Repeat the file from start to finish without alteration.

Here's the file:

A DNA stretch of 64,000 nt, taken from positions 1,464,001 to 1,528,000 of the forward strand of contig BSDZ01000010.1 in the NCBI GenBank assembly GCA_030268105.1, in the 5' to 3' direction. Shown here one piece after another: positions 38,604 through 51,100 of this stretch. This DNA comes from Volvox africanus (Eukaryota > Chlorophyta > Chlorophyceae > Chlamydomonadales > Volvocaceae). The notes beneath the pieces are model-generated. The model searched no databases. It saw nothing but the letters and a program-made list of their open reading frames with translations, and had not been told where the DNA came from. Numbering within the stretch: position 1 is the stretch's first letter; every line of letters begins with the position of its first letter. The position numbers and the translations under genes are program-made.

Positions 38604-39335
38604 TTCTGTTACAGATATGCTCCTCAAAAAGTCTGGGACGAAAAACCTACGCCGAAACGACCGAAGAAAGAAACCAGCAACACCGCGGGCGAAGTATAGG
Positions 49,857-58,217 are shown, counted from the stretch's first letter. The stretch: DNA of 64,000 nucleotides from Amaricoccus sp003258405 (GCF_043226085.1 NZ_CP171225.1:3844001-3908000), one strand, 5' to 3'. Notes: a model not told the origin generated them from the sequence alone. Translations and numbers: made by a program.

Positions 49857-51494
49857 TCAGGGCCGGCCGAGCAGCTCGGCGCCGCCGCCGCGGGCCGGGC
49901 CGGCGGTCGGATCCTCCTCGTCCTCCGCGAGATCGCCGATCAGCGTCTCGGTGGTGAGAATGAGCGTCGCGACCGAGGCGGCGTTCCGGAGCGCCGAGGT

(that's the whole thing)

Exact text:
A DNA stretch of 64,000 nt, taken from positions 1,464,001 to 1,528,000 of the forward strand of contig BSDZ01000010.1 in the NCBI GenBank assembly GCA_030268105.1, in the 5' to 3' direction. Shown here one piece after another: positions 38,604 through 51,100 of this stretch. This DNA comes from Volvox africanus (Eukaryota > Chlorophyta > Chlorophyceae > Chlamydomonadales > Volvocaceae). The notes beneath the pieces are model-generated. The model searched no databases. It saw nothing but the letters and a program-made list of their open reading frames with translations, and had not been told where the DNA came from. Numbering within the stretch: position 1 is the stretch's first letter; every line of letters begins with the position of its first letter. The position numbers and the translations under genes are program-made.

Positions 38604-39335
38604 TTCTGTTACAGATATGCTCCTCAAAAAGTCTGGGACGAAAAACCTACGCCGAAACGACCGAAGAAAGAAACCAGCAACACCGCGGGCGAAGTATAGG
Positions 49,857-58,217 are shown, counted from the stretch's first letter. The stretch: DNA of 64,000 nucleotides from Amaricoccus sp003258405 (GCF_043226085.1 NZ_CP171225.1:3844001-3908000), one strand, 5' to 3'. Notes: a model not told the origin generated them from the sequence alone. Translations and numbers: made by a program.

Positions 49857-51494
49857 TCAGGGCCGGCCGAGCAGCTCGGCGCCGCCGCCGCGGGCCGGGC
49901 CGGCGGTCGGATCCTCCTCGTCCTCCGCGAGATCGCCGATCAGCGTCTCGGTGGTGAGAATGAGCGTCGCGACCGAGGCGGCGTTCCGGAGCGCCGAGGT